On the gardening front I have made copious notes about what I need to do A) when I can move unaided and B) the weather brightens up. Here they are:-
Remember to open on brighter days for ventilation and to close in case of a frost.
Pick off dying leaves to prevent mould.
Take out old tomato plants and compost.
Keep checking for slugs and snails and other undesirable bugs.
Clear up the soggy Rhubarb leaves and Borage plants.
Bring in some leeks and the last of the carrots (family to pick).
Continue to harvest kale and cabbage (again remind family).
Collect leaves (putting them into jute sacks) and lift the boards I walk on.
Tidy beetroot plants and cover to enable me to harvest baby beetroot leaves for salads.
Pick up fallen branches from silver birch and keep for supports.
Re-tie in climbing roses and other climbers that have been battered by the strong winds.
Cover the pots I have missed with potato sacks or move into the potting shed.
Continue to dead head flowers that won’t stop flowering, great for the bees that I have still seen in the garden.
Wednesday, November 4th, 2009
The trees have been an absolute picture driving through the country lanes near my house but since the heavy rain most have fallen to make a colourful carpet on the ground and with this in mind, it’s leaf collecting time again. Before the grass is too wet I use my lawn mower set on high for this task. It’s good to use the mower because it cuts the leaves up into tiny pieces, which in turn speeds up the composting process. I have special bins for the leaves made from chicken wire with stakes at the four corners. Once the grass is too soggy I like to use my rake. This is not only a very satisfying task on a crisp Autumn day but great exercise as well. I must confess to hating the noise of all those leaf blowers, such an intrusion into your thoughts as you clear the garden.
I am in the process of moving all of my pelargonium’s and fuchsias into my potting shed. The problem being that over the last few months I have let it become very messy!! I will have to give it a sort out and then the moving can start. I cut the plants down by half and clean up any decaying leaves. I need to make space for the dahlias as well.
For these I take the tubers out of the pots and leave in a tray upside down. I then sprinkle with yellow sulphur, then cover with dry compost and leave in a dry, dark frost free place until the spring.
I have spent the odd dry day wandering around my garden, secateurs in hand, sniping and tidying the borders.
I also thought it would be a good idea to prune the roses that have a lot of fresh growth to prevent wind rock. In the vegetable garden I have cleared away any fallen leaves and weeds and harvested all the crops that will spoil in the very cold weather. I have covered the last of the salad with cloches to see if I can get it to over winter again. Fingers crossed it will or I could always sow some on the window sill.
Sunday, October 25th, 2009
Having a short time away from home, the garden has decided to take matters into its own hands. On my return I had a walk around assessing what needs to be done. I couldn’t believe how many baby strawberry plants have sprouted from their mothers, giving me a new supply to replenish the old tired plants or give away to friends. I have finally managed to plant out the baby kale plants. They have settled happily because the soil is so warm still after the fabulous September weather. I have discovered that I no longer have only one toad I have a whole family and some newts as well. I am pleased to see them and hope they will stay to eat any slugs and snails. My blueberry bushes have now turned a spectacular shade of red. In fact the whole garden looks so colourful and bright.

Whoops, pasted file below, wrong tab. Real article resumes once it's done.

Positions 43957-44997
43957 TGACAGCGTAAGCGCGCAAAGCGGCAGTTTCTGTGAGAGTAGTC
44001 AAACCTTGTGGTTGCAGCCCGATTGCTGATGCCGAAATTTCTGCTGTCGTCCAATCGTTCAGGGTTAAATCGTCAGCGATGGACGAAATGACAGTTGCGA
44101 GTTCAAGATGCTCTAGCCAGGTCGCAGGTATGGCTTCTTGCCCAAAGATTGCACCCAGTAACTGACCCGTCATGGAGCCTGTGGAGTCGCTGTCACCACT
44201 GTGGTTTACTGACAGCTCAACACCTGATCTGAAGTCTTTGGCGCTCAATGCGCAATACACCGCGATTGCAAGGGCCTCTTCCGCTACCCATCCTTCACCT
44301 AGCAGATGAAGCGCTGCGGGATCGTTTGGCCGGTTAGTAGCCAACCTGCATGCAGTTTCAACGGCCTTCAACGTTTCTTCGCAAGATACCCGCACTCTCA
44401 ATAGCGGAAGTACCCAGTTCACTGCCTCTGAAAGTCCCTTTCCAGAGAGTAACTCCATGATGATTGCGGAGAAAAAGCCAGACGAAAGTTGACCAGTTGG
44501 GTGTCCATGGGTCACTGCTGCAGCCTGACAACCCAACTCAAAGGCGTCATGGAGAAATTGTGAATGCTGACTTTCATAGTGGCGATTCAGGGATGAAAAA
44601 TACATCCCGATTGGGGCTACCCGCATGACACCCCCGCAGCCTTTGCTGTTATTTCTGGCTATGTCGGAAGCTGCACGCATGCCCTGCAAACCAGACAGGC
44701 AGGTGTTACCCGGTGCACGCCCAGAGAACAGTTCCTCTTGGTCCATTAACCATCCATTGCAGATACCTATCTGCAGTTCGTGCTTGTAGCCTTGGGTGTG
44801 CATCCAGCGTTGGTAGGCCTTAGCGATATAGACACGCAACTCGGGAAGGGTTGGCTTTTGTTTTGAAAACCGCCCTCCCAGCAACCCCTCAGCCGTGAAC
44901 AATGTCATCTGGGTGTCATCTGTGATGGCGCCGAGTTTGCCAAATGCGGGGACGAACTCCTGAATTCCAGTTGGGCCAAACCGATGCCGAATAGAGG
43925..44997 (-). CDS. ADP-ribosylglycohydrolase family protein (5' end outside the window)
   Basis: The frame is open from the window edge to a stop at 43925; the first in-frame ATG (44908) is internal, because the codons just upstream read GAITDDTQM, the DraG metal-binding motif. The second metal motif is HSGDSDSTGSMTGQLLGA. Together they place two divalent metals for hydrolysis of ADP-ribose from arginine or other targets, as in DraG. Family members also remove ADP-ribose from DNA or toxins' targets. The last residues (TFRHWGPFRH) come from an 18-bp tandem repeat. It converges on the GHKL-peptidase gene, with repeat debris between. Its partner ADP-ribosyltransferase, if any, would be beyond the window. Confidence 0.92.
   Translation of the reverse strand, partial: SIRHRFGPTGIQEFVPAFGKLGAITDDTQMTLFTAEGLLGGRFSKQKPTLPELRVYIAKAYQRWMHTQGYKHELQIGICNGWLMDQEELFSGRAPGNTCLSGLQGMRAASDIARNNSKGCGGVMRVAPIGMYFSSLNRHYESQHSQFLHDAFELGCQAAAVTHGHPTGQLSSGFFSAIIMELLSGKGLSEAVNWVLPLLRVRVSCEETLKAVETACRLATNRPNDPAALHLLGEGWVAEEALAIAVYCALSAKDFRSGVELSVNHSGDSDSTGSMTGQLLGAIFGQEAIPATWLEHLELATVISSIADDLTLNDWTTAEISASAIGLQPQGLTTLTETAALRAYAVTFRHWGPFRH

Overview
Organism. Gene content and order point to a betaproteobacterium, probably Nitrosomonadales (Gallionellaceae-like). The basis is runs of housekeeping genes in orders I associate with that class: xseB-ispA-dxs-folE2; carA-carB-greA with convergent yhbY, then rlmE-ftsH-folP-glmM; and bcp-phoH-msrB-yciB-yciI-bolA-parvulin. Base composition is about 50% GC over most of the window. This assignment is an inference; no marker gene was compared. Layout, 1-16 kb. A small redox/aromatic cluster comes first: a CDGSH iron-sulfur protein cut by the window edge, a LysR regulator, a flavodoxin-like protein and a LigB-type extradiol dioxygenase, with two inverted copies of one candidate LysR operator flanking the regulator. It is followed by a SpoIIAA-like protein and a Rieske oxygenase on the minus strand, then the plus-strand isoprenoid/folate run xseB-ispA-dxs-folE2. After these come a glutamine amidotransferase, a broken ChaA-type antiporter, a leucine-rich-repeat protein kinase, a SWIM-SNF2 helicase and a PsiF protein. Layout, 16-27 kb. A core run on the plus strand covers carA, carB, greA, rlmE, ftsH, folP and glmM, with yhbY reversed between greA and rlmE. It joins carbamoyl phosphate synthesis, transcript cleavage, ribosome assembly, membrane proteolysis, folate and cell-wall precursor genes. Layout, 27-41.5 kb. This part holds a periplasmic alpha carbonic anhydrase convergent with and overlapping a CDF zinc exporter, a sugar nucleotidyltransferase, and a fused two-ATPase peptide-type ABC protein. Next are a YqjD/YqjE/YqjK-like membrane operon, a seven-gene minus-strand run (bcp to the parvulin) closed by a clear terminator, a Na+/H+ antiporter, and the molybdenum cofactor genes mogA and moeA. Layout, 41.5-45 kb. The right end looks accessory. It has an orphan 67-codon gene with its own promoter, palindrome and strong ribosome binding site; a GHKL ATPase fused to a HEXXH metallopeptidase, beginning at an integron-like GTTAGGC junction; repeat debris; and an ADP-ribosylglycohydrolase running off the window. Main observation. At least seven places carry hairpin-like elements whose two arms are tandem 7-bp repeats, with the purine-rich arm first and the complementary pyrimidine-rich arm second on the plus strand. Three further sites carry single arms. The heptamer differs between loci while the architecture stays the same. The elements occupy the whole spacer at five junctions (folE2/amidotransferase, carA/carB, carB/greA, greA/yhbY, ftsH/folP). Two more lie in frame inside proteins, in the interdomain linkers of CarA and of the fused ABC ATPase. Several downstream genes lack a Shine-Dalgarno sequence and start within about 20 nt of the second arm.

There is a tremendous amount of berries on our Holly and Sorbus trees, which will give the birds lots to eat. I must remember to get out the bird feeders and give them a good wash ready to fill them for the Winter time. I had a lot of trouble with squirrels last year, they managed to take down, destroy and try to bury any bird feeder I hung up even the square ones!
I have a lot of self seeded Verbena Bonariensis that seeded into the driveway. I moved them into pots and they are now ready to plant out into the main herbaceous border along with the Guara Lindheimeri that I have grown. They should settle in quickly because the soil is still so warm. I am an avid seed collector and have been out collecting the seeds of Nicotiana Sylvestris, fennel and coriander ready for next year. I store them into paper bags that I have brought my market fruit and vegetables in or brown envelopes or sometimes I have asked my local camera shop for the plastic film cases that they just throw away. All are great for seed storage.
Wednesday, September 9th, 2009
Autumn seemed to arrive on the 1st September, colder nights and longer shadows. The courgettes have developed mildew on the leaves but I will leave them in place for a while longer as they still seem to be producing courgettes, which is great as the colder weather has made me won’t to make soups and courgette soup is a family favourite. I decided to dig up all my remaining potatoes and store them in my Jute bags to make space for the pumpkins and squashes that have been rapidly outgrowing their containers in the greenhouse.
This completed I continued to tidy and weed the vegetable garden. I planted out some very late lettuce and made sure to surround them with an ample circle of Slug and Snail Deterrent.
I still have a lot of spinach another soup favourite and masses of Raspberries which I am picking on a daily basis. I must make some room to plant out some Garlic and make space for the kale that I am growing. I had to pull up all the original kale plants as they had a bad attack of cabbage white caterpillars. The tomatoes in the green house are slow to ripen but then I remembered a tip I had heard it was to put a banana skin near the tomatoes and the chemical that is released from the banana will help the tomatoes ripen. The good thing is that it is working.
I am also going to sow some Calendula ( pot marigold) for next year I love to have these bright little flowers in the vegetable patch and dotted around the garden.
In the flower borders I am continuing to dead head and collect seed for next year. The Asters are the star flower in the herbaceous border with the sedums coming a close second. We have Aster novi-belgii and Aster frikartii ‘monarch’ and Sedum spectabile ‘carmen’ I seem to have inherited some plants this season that were not there last year. One is the very large Rudbeckia Herbstsonne and a pink flower Chelome obliqua . Perhaps the seed was dropped by birds or they came along with another plant. It’s always fun when this happens.